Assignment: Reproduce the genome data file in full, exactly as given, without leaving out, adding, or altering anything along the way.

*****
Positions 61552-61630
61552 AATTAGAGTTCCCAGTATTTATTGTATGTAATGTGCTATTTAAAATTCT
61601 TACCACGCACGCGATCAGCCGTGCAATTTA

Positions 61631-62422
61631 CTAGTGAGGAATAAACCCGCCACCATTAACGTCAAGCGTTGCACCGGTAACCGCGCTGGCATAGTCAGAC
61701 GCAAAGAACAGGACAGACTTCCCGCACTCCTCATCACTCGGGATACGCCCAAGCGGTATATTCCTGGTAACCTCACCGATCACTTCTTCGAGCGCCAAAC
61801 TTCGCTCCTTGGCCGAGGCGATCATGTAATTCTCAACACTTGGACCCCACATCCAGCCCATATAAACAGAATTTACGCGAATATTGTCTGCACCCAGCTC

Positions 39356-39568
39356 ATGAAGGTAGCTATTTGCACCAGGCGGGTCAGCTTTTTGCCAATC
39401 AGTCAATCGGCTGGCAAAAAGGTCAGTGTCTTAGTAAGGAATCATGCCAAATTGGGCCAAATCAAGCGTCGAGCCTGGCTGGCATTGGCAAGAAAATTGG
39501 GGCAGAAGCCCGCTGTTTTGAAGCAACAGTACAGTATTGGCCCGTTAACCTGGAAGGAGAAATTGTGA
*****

Positions 61552-61630
61552 AATTAGAGTTCCCAGTATTTATTGTATGTAATGTGCTATTTAAAATTCT
61601 TACCACGCACGCGATCAGCCGTGCAATTTA

Positions 61631-62422
61631 CTAGTGAGGAATAAACCCGCCACCATTAACGTCAAGCGTTGCACCGGTAACCGCGCTGGCATAGTCAGAC
61701 GCAAAGAACAGGACAGACTTCCCGCACTCCTCATCACTCGGGATACGCCCAAGCGGTATATTCCTGGTAACCTCACCGATCACTTCTTCGAGCGCCAAAC
61801 TTCGCTCCTTGGCCGAGGCGATCATGTAATTCTCAACACTTGGACCCCACATCCAGCCCATATAAACAGAATTTACGCGAATATTGTCTGCACCCAGCTC

Positions 39356-39568
39356 ATGAAGGTAGCTATTTGCACCAGGCGGGTCAGCTTTTTGCCAATC
39401 AGTCAATCGGCTGGCAAAAAGGTCAGTGTCTTAGTAAGGAATCATGCCAAATTGGGCCAAATCAAGCGTCGAGCCTGGCTGGCATTGGCAAGAAAATTGG
39501 GGCAGAAGCCCGCTGTTTTGAAGCAACAGTACAGTATTGGCCCGTTAACCTGGAAGGAGAAATTGTGA